PHILADELPHIA — The chants of “TJ! TJ!” grew louder each time T.J. McConnell darted through the lane for an easy basket or buried a 3-pointer to build an insurmountable lead Monday night for the Philadelphia 76ers.

He wore a sheepish look as teammates rubbed his head on the bench in appreciation, the big moment for an undrafted guard who plugged a role in the early Process days and morphed into a surprise postseason savior.

McConnell turned an eye-popping start into the save of the season and Dario Saric scored 25 points to help Philadelphia stave off elimination in a 103-92 victory against the Boston Celtics in Game 4.

“If I saw a lane, I took it. If I had an open shot, I would try and take it,” McConnell said.

Easy enough.

Yet the Sixers still face daunting odds headed into Game 5 and trailing 3-1 in the Eastern Conference semifinals: No NBA team has won a series down 3-0.

McConnell had a career-high 19 points, seven rebounds and five assists in his second start of the season, and meshed well in the backcourt with Ben Simmons. The crowd chanted his initials each time he touched the ball in the fourth quarter and he proved why he has been so valuable even as bigger stars sliced his playing time.

He was just what Coach Brett Brown, the South Portland native, needed in a must-win game.

“I can tell you the Philadelphia 76ers’ spirit is just fine,” Brown said.

With NBA teams down 3-0 having lost all 129 series, the Sixers may need more than spirit to pull off this stunner.

Joel Embiid had 15 points and 13 rebounds, and Simmons added 19 points and 13 boards.

Jayson Tatum led the Celtics with 20 points. Marcus Morris had 17.

The Sixers spent the second half in control in what could be their last home game of the season.

Embiid was still in the mix in his mask, stirring it up with any Celtic within his wingspan. He chirped at Marcus Morris in the third quarter and Morris flashed a “3-0” with his hands. McConnell buried a 3 for a 14-point lead that would soon make that combination obsolete.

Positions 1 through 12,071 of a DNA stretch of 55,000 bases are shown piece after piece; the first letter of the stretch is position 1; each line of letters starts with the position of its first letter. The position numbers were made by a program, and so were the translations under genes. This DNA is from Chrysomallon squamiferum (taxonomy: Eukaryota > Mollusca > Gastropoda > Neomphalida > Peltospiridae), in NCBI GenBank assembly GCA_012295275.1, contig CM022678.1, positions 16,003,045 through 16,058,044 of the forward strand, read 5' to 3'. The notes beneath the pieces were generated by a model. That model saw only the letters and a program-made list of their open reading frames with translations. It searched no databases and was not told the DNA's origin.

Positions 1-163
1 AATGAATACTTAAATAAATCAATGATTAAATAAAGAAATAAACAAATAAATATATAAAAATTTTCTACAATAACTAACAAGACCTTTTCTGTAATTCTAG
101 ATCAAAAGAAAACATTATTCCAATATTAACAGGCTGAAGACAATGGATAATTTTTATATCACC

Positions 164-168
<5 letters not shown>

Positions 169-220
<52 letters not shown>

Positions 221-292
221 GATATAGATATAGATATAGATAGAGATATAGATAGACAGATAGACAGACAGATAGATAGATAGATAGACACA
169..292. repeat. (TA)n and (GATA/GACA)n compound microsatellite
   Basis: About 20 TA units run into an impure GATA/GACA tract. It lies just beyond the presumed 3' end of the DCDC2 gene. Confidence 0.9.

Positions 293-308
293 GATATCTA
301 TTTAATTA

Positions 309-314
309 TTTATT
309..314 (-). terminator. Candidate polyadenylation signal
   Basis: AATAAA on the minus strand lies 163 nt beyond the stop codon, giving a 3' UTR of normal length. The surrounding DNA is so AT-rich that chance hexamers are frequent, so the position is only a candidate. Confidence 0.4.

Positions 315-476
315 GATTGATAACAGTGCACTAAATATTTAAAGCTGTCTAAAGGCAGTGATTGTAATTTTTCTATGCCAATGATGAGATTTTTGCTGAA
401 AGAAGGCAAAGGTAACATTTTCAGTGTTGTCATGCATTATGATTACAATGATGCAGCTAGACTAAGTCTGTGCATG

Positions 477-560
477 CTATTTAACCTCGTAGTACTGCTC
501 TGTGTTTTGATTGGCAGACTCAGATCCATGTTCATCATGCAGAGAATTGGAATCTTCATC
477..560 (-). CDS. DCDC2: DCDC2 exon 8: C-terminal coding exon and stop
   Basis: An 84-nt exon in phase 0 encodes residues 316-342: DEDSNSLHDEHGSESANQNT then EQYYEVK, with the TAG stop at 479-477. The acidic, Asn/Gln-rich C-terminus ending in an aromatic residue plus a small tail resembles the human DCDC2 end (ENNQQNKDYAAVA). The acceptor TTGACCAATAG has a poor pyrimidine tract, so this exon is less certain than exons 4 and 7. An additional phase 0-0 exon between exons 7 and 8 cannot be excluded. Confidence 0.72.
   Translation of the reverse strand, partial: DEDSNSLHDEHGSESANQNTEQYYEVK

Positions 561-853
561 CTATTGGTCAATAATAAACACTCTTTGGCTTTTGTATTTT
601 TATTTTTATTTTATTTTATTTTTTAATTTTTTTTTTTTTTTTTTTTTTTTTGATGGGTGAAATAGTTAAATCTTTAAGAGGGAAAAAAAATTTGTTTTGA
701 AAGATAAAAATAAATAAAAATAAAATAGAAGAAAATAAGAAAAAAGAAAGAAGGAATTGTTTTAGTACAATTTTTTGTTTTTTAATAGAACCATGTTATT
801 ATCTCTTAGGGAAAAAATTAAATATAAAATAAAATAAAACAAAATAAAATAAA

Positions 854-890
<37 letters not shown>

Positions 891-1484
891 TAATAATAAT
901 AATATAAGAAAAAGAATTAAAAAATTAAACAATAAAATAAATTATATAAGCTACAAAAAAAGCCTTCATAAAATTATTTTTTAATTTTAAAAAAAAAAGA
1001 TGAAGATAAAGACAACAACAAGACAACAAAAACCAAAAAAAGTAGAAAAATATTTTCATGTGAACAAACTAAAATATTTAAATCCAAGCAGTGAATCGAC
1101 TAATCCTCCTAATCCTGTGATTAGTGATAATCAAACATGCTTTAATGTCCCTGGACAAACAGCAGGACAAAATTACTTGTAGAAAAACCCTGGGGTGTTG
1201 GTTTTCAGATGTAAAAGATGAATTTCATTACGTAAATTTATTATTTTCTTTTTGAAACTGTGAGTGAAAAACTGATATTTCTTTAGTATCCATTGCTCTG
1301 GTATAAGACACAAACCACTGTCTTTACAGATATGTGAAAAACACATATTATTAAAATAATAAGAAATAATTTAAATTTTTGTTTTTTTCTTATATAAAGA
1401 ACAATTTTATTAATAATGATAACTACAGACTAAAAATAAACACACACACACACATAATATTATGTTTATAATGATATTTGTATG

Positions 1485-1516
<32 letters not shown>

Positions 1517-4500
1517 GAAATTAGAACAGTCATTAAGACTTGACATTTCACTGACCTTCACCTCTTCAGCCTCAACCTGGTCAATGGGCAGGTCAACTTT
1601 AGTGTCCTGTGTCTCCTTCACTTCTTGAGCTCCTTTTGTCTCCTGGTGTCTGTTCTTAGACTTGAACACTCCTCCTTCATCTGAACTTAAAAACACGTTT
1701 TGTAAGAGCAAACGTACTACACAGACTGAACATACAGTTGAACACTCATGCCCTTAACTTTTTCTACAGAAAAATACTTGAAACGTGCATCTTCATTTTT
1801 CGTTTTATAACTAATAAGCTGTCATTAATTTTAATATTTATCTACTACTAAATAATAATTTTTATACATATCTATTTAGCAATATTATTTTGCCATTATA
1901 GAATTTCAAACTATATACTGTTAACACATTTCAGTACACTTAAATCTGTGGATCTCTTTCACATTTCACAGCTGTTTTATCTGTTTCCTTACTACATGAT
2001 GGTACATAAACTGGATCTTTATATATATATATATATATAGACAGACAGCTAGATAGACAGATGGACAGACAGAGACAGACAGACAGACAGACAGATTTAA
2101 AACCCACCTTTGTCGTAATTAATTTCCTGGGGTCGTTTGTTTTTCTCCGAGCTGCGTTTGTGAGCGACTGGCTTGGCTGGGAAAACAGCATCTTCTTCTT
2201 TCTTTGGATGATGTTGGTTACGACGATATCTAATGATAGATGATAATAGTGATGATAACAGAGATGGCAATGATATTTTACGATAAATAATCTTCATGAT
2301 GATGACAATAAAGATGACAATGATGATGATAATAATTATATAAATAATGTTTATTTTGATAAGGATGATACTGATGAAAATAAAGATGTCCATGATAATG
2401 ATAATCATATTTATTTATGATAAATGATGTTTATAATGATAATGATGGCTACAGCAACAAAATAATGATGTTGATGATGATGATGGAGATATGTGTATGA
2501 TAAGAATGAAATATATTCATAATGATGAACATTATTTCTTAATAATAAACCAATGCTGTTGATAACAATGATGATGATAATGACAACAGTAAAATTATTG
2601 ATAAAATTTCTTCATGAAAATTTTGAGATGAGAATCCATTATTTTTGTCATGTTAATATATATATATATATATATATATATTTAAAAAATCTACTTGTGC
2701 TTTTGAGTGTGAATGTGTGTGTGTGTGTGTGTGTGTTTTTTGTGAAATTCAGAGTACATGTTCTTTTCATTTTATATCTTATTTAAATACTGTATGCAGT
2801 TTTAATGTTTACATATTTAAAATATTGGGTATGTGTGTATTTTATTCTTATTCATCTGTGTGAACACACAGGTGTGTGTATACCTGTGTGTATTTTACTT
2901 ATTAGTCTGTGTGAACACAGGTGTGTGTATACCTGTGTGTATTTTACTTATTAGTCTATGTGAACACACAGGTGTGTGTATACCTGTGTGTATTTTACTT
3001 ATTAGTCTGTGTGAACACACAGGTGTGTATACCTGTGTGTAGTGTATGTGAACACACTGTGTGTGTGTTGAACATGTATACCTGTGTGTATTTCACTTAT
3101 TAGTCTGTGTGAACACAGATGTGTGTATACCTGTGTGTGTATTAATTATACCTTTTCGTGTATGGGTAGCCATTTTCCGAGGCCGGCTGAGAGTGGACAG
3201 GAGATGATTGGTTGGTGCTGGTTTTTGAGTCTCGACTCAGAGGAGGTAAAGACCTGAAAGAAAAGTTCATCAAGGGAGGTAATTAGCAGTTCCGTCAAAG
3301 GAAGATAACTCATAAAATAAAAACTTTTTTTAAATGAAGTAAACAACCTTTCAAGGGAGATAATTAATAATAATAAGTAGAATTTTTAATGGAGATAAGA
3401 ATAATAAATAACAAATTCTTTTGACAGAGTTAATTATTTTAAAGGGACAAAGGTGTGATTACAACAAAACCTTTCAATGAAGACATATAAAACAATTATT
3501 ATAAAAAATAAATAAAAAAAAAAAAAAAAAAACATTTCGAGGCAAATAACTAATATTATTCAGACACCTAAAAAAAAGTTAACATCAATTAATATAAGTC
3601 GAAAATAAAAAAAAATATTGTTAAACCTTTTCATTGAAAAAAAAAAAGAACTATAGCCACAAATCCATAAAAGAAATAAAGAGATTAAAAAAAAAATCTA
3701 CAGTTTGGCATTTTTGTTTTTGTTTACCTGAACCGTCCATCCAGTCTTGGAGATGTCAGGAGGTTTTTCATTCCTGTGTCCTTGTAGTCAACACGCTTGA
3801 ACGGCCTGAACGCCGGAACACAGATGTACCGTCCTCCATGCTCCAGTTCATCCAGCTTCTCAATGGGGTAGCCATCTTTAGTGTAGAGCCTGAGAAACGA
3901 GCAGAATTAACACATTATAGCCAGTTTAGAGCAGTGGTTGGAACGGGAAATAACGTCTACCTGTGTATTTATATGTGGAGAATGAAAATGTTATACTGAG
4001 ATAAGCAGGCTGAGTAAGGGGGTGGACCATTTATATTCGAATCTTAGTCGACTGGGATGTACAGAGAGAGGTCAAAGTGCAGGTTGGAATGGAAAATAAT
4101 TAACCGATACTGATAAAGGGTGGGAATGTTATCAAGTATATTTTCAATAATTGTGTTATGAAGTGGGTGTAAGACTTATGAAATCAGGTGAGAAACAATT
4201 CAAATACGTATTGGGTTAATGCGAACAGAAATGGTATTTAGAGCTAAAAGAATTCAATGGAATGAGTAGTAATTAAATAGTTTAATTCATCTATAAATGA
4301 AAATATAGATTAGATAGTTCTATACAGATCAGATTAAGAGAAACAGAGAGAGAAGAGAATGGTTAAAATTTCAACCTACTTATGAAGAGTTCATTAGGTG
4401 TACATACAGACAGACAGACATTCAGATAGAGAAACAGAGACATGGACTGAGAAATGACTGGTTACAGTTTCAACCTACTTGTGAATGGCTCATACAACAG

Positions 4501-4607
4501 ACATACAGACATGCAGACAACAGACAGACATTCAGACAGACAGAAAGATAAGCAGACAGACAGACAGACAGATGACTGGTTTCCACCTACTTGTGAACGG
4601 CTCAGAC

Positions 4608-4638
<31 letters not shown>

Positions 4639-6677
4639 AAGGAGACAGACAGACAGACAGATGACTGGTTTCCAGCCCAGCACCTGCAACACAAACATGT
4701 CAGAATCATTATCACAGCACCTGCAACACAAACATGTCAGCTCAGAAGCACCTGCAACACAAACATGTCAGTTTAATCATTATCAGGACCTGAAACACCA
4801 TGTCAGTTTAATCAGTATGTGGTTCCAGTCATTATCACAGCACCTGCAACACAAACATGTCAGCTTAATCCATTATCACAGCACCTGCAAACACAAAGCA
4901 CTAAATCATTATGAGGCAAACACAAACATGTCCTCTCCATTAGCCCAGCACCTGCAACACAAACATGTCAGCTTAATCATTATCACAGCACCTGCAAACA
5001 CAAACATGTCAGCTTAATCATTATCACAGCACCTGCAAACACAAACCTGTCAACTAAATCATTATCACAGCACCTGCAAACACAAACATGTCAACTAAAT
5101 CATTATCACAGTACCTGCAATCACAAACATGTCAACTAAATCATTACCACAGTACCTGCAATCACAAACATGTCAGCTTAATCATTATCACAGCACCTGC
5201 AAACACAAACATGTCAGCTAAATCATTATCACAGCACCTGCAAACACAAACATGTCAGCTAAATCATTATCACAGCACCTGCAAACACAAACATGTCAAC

“It was a pretty special moment,” McConnell said of the chants. “I think we have the best fans in the NBA. They’ve been here through the dark times and they’ve certainly been here on our rise.”

So has McConnell.

With a chance to shine, he zipped inside for easy buckets, made the extra pass to keep the offense rolling and made dives for loose balls.

“How do I help my stars be stars because at the end of the day that’s what we need,” Brown said. “That’s my job.”

The anticipation of elimination and a 6 p.m. tip sharply cut into attendance and the game had more of an early-season feel until Embiid and Terry Rozier shook everyone up with pushing and shoving late in the first half. Embiid tried to strip the ball from Rozier after the whistle. Rozier tightened his grip and Embiid slapped at the ball again. The 6-foot-1 Rozier shoved the 7-2 Embiid in the chest with his right hand and the two quickly had to be separated.

“He tried to punch me twice. Too bad he’s so short he couldn’t get to my face,” Embiid said.

Rozier and Embiid were hit with technicals. Then they each hit 3s.

The Celtics took a punch but they can still finish it Wednesday at home.

“Finish the game. Get it done,” Jaylen Brown of Boston said. “Advance and do what we were supposed to do.”

NOTES: The Celtics could be even more of a threat had Kyrie Irving and Gordon Hayward not been lost this season to injury. “There’s not a coach in the world that wouldn’t want everybody available,” Coach Brad Stevens said. “I think that obviously we’d be better with those guys. They’re very good players. Both unselfish players. But I really like this group and those guys are still a part of that.” …Celtics guard Shane Larkin left with a left shoulder injury in the first quarter. … Markieff Morris of the Wizards was in the stands to support his twin brother, Marcus. The brothers are Philadelphia natives. … The Sixers scrapped their confetti cannon celebration after it was prematurely shot off in Game 3.